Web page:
Category Archives: heritage

The Early History of Sociology at the University of Ceylon

H.L. Seneviratne,** Department of Anthropology, University of Virginia, USA, in Social Affairs: A Journal for the Social Sciences, ISSN 2478-107X (online) …. www.socialaffairsjournal.com

This paper is an account of the Department of Sociology of the University of Ceylon in approximately the first decade of its existence. The most significant development during this period was the transition of the department from one that provided courses for other departments, in particular Economics, to one that awarded its own degrees, making it a full-fledged and autonomous entity. The inability to grant its own degrees was not a plight rooted in any statutory limitation but a limitation of resources, in particular the want of adequate teaching staff. This may partly have been due to the ‘late comer’ status of Sociology in relation to other disciplines, and a related vicious circle of inadequate resources and low enrollments. Being a subordinate partner of Economics was also a part of the legacy of the department’s structural origin in the model of British universities. The oldest Department of Sociology in the UK was at the London School of Economics (LSE) and only goes back to the beginning of the 20th century; and it started as a subsidiary of the Economics Department. This paper makes an attempt to assess the relative contribution of the two major figures that strived in their own ways to secure the progress of the department towards achieving full-fledged status as a department that granted its own degrees.

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People In Between: The Splendid Contortions of DBU Diehards

Rajiva Wijesinha, reviewing the book People Inbetween in the Sunday Observer of 24 March 1991 **

“In this review of the book by three Sri Lankans – Michael Roberts, Percy Colin-Thome and Ismeth Raheem, Rajiva Wijesinha discusses some interesting aspects that go to make People In Between a ‘fascinating social history’.” — The Observer’s Introduction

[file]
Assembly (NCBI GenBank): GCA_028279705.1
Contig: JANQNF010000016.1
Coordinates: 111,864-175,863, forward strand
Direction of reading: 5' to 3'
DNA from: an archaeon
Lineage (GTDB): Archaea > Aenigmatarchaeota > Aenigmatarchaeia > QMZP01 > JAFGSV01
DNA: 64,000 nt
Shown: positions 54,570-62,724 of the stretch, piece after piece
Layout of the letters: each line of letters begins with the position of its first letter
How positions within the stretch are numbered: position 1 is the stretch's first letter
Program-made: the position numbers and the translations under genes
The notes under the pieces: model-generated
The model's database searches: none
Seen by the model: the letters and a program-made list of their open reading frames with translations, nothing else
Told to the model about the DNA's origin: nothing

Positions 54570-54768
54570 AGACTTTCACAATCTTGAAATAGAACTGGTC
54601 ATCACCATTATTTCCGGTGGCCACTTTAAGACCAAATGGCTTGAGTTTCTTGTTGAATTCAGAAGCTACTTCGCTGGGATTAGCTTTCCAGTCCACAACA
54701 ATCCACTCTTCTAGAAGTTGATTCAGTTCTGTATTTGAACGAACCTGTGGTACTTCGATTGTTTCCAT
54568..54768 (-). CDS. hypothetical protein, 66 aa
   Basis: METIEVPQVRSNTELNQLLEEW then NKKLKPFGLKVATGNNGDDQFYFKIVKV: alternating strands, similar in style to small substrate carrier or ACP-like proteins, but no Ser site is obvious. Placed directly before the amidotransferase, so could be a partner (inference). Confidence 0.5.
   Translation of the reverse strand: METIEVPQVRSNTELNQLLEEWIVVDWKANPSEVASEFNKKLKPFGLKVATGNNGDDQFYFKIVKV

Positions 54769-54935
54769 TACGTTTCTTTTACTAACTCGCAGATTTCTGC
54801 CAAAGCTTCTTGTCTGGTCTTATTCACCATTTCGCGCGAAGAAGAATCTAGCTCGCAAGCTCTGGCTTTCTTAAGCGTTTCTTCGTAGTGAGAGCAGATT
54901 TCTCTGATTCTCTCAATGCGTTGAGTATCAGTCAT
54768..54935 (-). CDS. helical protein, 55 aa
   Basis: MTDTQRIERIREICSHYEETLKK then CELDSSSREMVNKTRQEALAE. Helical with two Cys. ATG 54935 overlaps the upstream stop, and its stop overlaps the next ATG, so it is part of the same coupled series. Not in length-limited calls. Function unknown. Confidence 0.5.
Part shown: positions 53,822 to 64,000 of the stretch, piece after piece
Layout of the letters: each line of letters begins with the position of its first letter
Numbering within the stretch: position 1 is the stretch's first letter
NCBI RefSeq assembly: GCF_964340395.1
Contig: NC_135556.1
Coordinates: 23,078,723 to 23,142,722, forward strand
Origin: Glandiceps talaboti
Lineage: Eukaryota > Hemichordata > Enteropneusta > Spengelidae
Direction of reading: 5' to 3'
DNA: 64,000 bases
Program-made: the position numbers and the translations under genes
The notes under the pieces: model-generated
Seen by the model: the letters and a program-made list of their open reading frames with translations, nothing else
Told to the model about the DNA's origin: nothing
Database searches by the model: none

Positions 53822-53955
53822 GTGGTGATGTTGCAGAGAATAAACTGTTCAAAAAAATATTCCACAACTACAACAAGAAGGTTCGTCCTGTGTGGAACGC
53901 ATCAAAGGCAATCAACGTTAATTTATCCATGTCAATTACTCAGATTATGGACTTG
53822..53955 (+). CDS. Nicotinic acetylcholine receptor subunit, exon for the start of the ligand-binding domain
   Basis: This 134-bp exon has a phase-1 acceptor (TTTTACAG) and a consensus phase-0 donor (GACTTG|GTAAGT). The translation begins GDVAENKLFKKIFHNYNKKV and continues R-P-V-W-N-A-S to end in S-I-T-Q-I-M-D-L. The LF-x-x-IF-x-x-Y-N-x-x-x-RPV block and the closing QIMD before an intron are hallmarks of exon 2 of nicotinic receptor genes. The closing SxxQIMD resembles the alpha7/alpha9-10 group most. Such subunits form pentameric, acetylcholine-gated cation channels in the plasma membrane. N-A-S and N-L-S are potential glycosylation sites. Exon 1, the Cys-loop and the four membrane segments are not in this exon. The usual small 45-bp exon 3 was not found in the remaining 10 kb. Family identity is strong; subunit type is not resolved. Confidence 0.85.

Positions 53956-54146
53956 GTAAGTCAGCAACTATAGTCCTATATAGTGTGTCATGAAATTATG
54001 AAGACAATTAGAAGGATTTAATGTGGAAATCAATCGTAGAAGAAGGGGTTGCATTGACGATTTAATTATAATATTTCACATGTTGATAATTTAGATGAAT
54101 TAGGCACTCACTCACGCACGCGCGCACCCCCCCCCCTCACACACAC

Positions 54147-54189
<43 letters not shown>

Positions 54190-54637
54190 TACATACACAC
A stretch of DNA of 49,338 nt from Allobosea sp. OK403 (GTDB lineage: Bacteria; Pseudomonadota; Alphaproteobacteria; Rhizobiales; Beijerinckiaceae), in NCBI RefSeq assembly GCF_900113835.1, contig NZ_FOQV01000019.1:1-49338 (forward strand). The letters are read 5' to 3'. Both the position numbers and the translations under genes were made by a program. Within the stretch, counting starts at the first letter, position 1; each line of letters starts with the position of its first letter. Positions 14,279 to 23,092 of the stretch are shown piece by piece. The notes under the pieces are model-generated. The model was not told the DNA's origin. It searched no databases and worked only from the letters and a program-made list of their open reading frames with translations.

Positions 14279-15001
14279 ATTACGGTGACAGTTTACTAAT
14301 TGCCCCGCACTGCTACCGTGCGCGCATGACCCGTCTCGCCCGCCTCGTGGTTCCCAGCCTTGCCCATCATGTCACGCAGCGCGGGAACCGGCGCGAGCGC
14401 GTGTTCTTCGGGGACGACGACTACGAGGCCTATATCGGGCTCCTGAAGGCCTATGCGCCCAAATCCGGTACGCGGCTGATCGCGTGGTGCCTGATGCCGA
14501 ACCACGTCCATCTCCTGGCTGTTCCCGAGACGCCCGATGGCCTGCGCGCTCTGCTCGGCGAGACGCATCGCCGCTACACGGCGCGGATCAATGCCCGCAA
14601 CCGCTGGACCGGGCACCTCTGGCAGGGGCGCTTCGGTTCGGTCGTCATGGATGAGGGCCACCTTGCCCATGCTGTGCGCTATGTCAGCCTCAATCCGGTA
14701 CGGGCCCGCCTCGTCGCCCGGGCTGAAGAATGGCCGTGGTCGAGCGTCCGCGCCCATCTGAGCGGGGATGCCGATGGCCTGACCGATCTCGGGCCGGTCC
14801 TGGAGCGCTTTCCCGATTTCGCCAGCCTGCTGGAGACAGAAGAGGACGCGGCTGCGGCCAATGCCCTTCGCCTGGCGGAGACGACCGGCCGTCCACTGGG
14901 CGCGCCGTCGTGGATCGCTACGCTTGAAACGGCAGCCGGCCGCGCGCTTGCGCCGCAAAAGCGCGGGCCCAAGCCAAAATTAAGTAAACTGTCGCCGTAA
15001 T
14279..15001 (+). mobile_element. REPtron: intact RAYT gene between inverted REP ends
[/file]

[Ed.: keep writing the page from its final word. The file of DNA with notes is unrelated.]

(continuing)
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Admiral Zheng He’s Imprint in Galle: Its Implications

 Dr. Nirmala Chandrahasan, in The Island, 9 June 2021, where the title runs: “Mandarin and Tamil -A Historical Perspective.”

The recent discovery of name- boards in public institutions which have omitted one of the national languages, namely Tamil, only to replace it with Mandarin Chinese has caused a furor with Tamil members of Parliament and other politicians voicing their protests. Certainly, this is most unfortunate but rather than blame the Chinese it is the government Authorities in charge of the implementation of the Official Languages policy who should be blamed. That they have been remiss in this instance is only a small part of the general malaise in respect of the implementation of the official languages policy.

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Bandula Jayasekera: A Dedication from Newsline in March 2021

A tribute to the late Bandula Jayasekara – #NewslineSL – 05th March 2021 ….

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Laki Senanayake As I Knew Him

Ismeth Raheem: An Appreciation of Laki Senanayake (1937–2021)

Given Laki Senanayake’s stature and personality, I am confident that there will be a fair share of obituaries and appreciations that will attempt to capture something of the man and his work. This is a more personal account of my encounters with Laki, which span over half a century. By no means is this an overview of his life or work. For the most part this account is anecdotal, but it does strive to convey aspects of his personality, his passions and the work he created and inspired.